It is clear that many parties to the reorganization proceeding contend that, notwithstanding the statutory priority accorded the trustees certificates in the Emergency Rail Services Act of 1970, 45 U.S.C.A. § 661 et seq., intervening events have made it clear that, in the final analysis, the Government's claims should be subordinated to at least certain other claims, or that certain setoffs against the Government's claims should be allowed. The Trustees' suggestion that these contentions should not be foreclosed by requiring immediate payment of the trustees certificates at this time may have merit. But I consider it unnecessary to explore that suggestion in detail, since I am persuaded that the impending cash problems of the Debtor plainly require that the Government's petition be denied.
Financial projections now available are based upon the assumption that the conveyance to Conrail will take place not later than March 1, 1976. While it now seems unlikely that this assumption will prove valid, it is obvious that the problems disclosed by the existing projections will not be lessened by postponement of the conveyance date.
The Trustees' responsibilities will not end with conveyance. Assuming that they will be able to obtain adequate support for rail operations until the conveyance, the Trustees will thereafter be required to manage the surviving enterprise until the reorganization process is completed. Because of the many existing uncertainties, which are well known and need not be detailed here, it is somewhat difficult to make precise predictions as to the nature and form of the surviving entity. Preliminary planning by the Trustees, based upon what are believed to be minimum requirements, indicates that from March 1, 1976 through December 31, 1976, it is probable that the Trustees will receive approximately $15.6 million in additional cash, but will have incurred $20.4 to $25.4 million in direct operating expenses. This does not include any provision for pension obligations which, depending upon arrangements yet to be worked out with Conrail, may be substantial.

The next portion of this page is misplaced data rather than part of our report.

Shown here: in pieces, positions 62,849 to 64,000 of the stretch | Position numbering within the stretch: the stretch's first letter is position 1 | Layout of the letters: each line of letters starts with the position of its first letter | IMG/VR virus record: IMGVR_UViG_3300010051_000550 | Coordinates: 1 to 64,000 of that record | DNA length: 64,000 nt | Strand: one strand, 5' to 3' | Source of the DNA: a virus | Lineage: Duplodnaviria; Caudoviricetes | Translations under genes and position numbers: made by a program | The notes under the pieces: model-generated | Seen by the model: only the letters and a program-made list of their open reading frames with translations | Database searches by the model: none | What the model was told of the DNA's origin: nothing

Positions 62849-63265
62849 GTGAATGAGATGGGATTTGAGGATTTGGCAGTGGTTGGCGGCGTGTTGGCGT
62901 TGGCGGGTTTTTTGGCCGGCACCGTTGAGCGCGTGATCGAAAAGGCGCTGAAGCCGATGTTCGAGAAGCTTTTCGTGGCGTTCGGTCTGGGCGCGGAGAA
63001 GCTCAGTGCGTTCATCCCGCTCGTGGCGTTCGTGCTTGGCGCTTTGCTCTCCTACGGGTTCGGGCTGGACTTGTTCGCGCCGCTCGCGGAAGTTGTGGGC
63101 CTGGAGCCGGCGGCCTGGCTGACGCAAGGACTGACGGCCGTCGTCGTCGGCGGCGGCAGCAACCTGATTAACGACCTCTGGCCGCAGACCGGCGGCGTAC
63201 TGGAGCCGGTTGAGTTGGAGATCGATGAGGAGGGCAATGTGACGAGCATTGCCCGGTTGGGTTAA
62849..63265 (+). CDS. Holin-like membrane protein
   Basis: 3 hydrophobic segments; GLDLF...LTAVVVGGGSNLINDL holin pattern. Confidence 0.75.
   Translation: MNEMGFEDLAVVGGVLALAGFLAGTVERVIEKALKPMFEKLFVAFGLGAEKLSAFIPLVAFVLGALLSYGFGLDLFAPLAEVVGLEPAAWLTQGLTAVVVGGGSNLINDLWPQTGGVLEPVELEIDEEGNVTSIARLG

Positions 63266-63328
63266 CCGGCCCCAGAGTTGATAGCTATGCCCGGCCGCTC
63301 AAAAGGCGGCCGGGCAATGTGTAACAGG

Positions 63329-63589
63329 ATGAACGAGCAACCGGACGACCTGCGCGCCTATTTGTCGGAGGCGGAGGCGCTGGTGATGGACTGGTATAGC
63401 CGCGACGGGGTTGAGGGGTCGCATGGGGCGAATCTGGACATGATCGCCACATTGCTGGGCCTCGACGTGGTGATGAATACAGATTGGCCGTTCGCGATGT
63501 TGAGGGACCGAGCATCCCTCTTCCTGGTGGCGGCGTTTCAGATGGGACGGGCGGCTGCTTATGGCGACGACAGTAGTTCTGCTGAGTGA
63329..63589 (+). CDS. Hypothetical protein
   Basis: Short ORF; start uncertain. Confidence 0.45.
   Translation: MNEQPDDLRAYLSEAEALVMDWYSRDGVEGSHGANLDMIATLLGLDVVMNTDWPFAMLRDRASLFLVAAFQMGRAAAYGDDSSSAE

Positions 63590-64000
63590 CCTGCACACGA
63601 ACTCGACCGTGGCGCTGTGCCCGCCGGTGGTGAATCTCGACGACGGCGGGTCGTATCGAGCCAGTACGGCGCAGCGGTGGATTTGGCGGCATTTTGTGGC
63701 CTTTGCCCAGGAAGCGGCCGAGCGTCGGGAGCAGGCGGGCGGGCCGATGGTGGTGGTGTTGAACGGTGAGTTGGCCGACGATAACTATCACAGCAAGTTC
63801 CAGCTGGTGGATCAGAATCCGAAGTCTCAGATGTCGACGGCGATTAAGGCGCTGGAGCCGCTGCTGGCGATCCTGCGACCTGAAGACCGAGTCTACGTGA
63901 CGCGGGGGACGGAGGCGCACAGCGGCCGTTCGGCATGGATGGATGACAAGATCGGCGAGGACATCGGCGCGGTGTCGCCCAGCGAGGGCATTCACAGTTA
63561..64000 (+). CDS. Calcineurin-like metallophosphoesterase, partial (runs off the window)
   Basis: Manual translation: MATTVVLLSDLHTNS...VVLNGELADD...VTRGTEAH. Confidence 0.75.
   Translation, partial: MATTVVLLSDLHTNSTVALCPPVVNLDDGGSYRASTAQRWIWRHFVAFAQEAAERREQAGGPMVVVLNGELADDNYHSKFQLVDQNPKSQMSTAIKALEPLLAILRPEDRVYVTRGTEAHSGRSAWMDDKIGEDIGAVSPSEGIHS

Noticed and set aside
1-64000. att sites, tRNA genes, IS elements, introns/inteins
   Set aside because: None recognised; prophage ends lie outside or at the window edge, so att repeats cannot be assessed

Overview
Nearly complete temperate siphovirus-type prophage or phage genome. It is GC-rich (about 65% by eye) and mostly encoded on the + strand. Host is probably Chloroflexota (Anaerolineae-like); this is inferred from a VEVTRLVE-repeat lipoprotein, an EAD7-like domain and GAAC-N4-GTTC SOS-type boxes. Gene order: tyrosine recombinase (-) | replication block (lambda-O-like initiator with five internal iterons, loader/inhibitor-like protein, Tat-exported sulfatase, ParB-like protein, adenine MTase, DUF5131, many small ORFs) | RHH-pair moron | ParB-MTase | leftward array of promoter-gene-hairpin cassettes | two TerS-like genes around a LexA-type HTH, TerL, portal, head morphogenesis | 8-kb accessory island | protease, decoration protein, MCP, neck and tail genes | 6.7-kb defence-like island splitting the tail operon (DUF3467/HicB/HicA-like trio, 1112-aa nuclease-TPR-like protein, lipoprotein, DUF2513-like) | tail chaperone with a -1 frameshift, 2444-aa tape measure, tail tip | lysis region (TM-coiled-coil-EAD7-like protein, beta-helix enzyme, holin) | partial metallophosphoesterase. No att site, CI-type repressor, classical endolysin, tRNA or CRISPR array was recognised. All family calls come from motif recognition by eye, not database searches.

During the same period, the Trustees will be faced with a further cash problem, in that they will be required to meet current liabilities attributable to pre-conveyance operations, which will exceed current assets by approximately $230 million.
The Government recognizes the magnitude of the cash problems confronting the Trustees, but advances two lines of argument: (1) the $50 million now in dispute is too small a sum to solve the Trustees' post-conveyance problems; and (2) pending legislative proposals may provide an alternative means for the solution of these post-conveyance problems.
It is of course correct that $50 million will not totally solve a $230 million-plus problem. It is equally true that a $180 million problem is preferable to a $230 million problem. In short, the Government's first argument simply does not provide a reason for directing the Trustees to deplete the cash resources of the estate at this time.
Having concluded that the Trustees' ability to carry out their responsibilities would be seriously jeopardized by granting the Government's petition, and that the rights of all parties, including the Government, would be adequately protected by adoption of the Trustees' proposals, I have heretofore, on January 14, 1976, entered Order No. 2158, directing the Trustees not to pay the $50 million principal installment on the trustees certificates ...